Fahrenheit 9/11: Moore's Public Service
Why hold a self-proclaimed polemicist to a higher standard than you hold the president of the United States?
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by Paul Krugman
ince it opened, "Fahrenheit 9/11" has been a hit in both blue and red America, even at theaters close to military bases. Last Saturday, Dale Earnhardt Jr. took his Nascar crew to see it. The film's appeal to working-class Americans, who are the true victims of George Bush's policies, should give pause to its critics, especially the nervous liberals rushing to disassociate themselves from Michael Moore.
There has been much tut-tutting by pundits who complain that the movie, though it has yet to be caught in any major factual errors, uses association and innuendo to create false impressions. Many of these same pundits consider it bad form to make a big fuss about the Bush administration's use of association and innuendo to link the Iraq war to 9/11. Why hold a self-proclaimed polemicist to a higher standard than you hold the president of the United States?
And for all its flaws, "Fahrenheit 9/11" performs an essential service. It would be a better movie if it didn't promote a few unproven conspiracy theories, but those theories aren't the reason why millions of people who aren't die-hard Bush-haters are flocking to see it. These people see the film to learn true stories they should have heard elsewhere, but didn't. Mr. Moore may not be considered respectable, but his film is a hit because the respectable media haven't been doing their job.
For example, audiences are shocked by the now-famous seven minutes, when George Bush knew the nation was under attack but continued reading "My Pet Goat" with a group of children. Nobody had told them that the tales of Mr. Bush's decisiveness and bravery on that day were pure fiction.
Or consider the Bush family's ties to the Saudis. The film suggests that Mr. Bush and his good friend Prince Bandar bin Sultan, the ambassador known to the family as Bandar Bush, have tried to cover up the extent of Saudi involvement in terrorism. This may or may not be true. But what shocks people, I think, is the fact that nobody told them about this side of Mr. Bush's life.
Mr. Bush's carefully constructed persona is that of an all-American regular guy -- not like his suspiciously cosmopolitan opponent, with his patrician air. The news media have cheerfully gone along with the pretense. How many stories have you seen contrasting John Kerry's upper-crusty vacation on Nantucket with Mr. Bush's down-home time at the ranch?
But the reality, revealed by Mr. Moore, is that Mr. Bush has always lived in a bubble of privilege. And his family, far from consisting of regular folks with deep roots in the heartland, is deeply enmeshed, financially and personally, with foreign elites -- with the Saudis in particular.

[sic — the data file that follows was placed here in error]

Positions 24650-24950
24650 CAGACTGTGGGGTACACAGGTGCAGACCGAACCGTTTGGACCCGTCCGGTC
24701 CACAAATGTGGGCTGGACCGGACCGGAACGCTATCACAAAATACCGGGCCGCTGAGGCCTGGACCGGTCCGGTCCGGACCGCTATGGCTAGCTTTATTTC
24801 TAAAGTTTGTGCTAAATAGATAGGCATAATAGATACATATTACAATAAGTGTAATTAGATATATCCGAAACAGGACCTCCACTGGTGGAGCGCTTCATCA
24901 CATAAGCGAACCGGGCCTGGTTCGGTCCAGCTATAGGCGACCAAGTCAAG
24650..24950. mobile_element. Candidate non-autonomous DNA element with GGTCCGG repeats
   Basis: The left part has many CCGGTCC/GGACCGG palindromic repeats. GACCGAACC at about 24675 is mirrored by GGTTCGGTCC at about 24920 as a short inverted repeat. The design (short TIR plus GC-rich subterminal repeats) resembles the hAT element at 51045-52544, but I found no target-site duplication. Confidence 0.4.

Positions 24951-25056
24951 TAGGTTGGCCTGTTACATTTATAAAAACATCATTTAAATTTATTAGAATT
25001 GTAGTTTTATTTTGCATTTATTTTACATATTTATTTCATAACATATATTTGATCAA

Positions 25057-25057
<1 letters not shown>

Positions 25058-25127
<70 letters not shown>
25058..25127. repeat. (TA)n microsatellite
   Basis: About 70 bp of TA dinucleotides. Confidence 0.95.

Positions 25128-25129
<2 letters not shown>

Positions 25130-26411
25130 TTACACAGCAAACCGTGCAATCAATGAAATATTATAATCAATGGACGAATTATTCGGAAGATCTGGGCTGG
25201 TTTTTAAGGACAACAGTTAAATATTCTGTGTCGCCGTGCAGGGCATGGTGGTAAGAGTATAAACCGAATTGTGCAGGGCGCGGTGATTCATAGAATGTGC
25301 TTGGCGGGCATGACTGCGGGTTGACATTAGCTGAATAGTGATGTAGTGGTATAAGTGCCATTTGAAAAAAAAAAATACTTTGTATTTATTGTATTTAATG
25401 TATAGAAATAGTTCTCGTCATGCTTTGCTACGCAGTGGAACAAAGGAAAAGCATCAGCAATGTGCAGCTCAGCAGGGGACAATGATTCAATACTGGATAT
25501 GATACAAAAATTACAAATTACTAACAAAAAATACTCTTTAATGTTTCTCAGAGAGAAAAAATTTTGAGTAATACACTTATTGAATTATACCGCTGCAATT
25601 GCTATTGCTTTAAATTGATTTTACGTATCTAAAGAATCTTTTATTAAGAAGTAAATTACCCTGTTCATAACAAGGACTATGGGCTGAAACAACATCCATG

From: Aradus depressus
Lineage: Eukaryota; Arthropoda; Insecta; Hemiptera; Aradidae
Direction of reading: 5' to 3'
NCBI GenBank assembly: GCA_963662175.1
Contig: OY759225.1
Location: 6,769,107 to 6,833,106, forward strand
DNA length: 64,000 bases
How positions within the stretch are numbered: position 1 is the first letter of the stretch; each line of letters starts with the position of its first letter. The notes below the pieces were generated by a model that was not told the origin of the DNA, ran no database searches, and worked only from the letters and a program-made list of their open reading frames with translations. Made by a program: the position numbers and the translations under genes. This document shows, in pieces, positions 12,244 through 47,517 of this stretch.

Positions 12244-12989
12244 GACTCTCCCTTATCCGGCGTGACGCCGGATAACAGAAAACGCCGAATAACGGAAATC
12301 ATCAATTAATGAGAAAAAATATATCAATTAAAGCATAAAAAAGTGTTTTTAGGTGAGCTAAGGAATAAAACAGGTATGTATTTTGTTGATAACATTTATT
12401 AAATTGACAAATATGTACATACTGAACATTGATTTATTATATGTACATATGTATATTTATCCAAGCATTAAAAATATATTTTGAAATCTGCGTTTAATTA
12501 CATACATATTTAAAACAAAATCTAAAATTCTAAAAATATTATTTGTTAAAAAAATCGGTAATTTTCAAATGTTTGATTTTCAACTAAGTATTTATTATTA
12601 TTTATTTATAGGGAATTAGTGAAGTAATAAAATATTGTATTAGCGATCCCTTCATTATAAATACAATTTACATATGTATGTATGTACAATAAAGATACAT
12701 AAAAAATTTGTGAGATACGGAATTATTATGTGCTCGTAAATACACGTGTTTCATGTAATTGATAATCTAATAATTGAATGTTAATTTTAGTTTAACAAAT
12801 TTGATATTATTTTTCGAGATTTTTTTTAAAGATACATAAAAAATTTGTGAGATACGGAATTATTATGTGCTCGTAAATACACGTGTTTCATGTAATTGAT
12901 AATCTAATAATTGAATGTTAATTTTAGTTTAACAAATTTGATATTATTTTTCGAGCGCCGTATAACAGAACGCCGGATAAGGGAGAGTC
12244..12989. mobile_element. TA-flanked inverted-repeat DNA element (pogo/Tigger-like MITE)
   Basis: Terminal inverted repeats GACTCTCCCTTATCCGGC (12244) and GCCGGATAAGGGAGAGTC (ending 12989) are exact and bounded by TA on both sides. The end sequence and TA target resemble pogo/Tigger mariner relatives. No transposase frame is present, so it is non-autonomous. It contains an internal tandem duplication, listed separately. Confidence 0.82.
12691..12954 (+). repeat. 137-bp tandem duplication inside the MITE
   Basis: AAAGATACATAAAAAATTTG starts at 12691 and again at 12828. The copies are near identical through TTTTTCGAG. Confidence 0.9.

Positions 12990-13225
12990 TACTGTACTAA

Mr. Moore's greatest strength is a real empathy with working-class Americans that most journalists lack. Having stripped away Mr. Bush's common-man mask, he uses his film to make the case, in a way statistics never could, that Mr. Bush's policies favor a narrow elite at the expense of less fortunate Americans -- sometimes, indeed, at the cost of their lives.
In a nation where the affluent rarely serve in the military, Mr. Moore follows Marine recruiters as they trawl the malls of depressed communities, where enlistment is the only way for young men and women to escape poverty. He shows corporate executives at a lavish conference on Iraq, nibbling on canapés and exulting over the profit opportunities, then shows the terrible price paid by the soldiers creating those opportunities.
The movie's moral core is a harrowing portrait of a grieving mother who encouraged her children to join the military because it was the only way they could pay for their education, and who lost her son in a war whose justification she no longer understands.
Viewers may come away from Mr. Moore's movie believing some things that probably aren't true. For example, the film talks a lot about Unocal's plans for a pipeline across Afghanistan, which I doubt had much impact on the course of the Afghan war. Someday, when the crisis of American democracy is over, I'll probably find myself berating Mr. Moore, who supported Ralph Nader in 2000, for his simplistic antiglobalization views.
But not now. "Fahrenheit 9/11" is a tendentious, flawed movie, but it tells essential truths about leaders who exploited a national tragedy for political gain, and the ordinary Americans who paid the price
Reprinted from The New York Times